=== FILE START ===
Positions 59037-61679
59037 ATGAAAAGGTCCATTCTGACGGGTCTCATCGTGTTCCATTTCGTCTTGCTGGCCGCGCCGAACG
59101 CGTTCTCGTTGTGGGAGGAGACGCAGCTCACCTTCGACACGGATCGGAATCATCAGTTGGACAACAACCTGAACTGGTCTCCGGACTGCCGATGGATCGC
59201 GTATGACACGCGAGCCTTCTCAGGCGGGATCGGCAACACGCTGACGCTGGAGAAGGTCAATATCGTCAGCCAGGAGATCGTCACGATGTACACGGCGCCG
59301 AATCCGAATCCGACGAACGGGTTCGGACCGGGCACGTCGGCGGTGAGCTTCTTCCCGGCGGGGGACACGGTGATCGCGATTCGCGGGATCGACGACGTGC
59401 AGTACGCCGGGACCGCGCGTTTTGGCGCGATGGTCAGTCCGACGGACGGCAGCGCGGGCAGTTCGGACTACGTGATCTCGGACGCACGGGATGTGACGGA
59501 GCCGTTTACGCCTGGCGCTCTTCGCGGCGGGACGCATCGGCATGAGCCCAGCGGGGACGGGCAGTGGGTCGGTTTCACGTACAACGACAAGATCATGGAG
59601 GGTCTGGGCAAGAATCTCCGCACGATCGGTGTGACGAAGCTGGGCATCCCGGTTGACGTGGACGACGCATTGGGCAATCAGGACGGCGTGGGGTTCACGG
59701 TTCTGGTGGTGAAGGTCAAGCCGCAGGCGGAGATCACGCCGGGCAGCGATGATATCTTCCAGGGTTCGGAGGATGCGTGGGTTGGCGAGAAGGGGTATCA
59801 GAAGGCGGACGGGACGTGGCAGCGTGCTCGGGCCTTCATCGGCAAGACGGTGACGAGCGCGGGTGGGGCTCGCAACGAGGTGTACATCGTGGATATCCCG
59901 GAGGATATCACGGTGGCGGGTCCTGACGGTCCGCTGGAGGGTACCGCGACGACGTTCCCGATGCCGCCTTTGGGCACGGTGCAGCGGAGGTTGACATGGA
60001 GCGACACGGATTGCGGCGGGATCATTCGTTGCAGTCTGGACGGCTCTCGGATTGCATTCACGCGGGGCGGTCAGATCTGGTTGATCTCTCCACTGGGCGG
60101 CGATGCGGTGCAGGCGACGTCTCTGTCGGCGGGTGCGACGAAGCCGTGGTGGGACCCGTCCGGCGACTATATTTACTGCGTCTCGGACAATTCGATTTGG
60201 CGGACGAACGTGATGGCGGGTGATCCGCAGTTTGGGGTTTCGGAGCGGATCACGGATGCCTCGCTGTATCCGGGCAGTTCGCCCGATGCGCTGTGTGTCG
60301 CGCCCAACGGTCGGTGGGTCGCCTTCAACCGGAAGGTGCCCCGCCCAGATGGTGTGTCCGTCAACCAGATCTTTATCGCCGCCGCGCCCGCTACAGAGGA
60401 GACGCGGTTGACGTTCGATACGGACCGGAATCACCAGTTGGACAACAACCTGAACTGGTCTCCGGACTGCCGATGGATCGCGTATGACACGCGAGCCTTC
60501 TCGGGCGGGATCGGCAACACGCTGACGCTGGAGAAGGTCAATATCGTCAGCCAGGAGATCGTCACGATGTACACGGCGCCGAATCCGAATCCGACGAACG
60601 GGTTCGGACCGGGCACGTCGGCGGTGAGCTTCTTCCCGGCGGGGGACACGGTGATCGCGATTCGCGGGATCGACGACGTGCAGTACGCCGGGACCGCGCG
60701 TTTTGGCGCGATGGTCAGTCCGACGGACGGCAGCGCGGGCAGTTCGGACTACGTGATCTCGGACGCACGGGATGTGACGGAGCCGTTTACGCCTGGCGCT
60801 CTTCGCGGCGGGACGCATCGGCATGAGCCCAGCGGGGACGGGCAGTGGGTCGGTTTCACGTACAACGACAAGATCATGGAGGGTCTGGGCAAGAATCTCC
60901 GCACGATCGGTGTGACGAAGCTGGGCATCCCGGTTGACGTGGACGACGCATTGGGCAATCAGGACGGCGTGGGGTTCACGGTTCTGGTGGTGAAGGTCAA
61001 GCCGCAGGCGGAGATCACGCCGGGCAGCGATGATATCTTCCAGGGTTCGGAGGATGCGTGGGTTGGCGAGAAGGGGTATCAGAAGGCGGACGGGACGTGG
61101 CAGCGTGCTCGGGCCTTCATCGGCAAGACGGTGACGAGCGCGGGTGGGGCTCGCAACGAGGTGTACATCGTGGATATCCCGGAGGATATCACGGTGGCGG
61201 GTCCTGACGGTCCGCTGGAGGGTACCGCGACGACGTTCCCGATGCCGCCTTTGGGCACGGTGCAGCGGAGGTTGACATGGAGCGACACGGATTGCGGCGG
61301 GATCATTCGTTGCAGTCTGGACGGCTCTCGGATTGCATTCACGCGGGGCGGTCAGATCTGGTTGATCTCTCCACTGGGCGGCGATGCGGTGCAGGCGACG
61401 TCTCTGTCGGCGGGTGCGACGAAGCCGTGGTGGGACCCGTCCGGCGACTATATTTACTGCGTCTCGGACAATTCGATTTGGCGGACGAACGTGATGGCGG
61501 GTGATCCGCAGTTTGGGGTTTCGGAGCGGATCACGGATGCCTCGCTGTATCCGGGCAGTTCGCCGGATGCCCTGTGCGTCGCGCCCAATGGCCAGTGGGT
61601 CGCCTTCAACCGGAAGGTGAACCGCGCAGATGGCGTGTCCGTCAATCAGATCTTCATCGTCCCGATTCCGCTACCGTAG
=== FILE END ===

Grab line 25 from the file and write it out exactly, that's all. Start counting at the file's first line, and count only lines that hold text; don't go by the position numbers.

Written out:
61301 GATCATTCGTTGCAGTCTGGACGGCTCTCGGATTGCATTCACGCGGGGCGGTCAGATCTGGTTGATCTCTCCACTGGGCGGCGATGCGGTGCAGGCGACG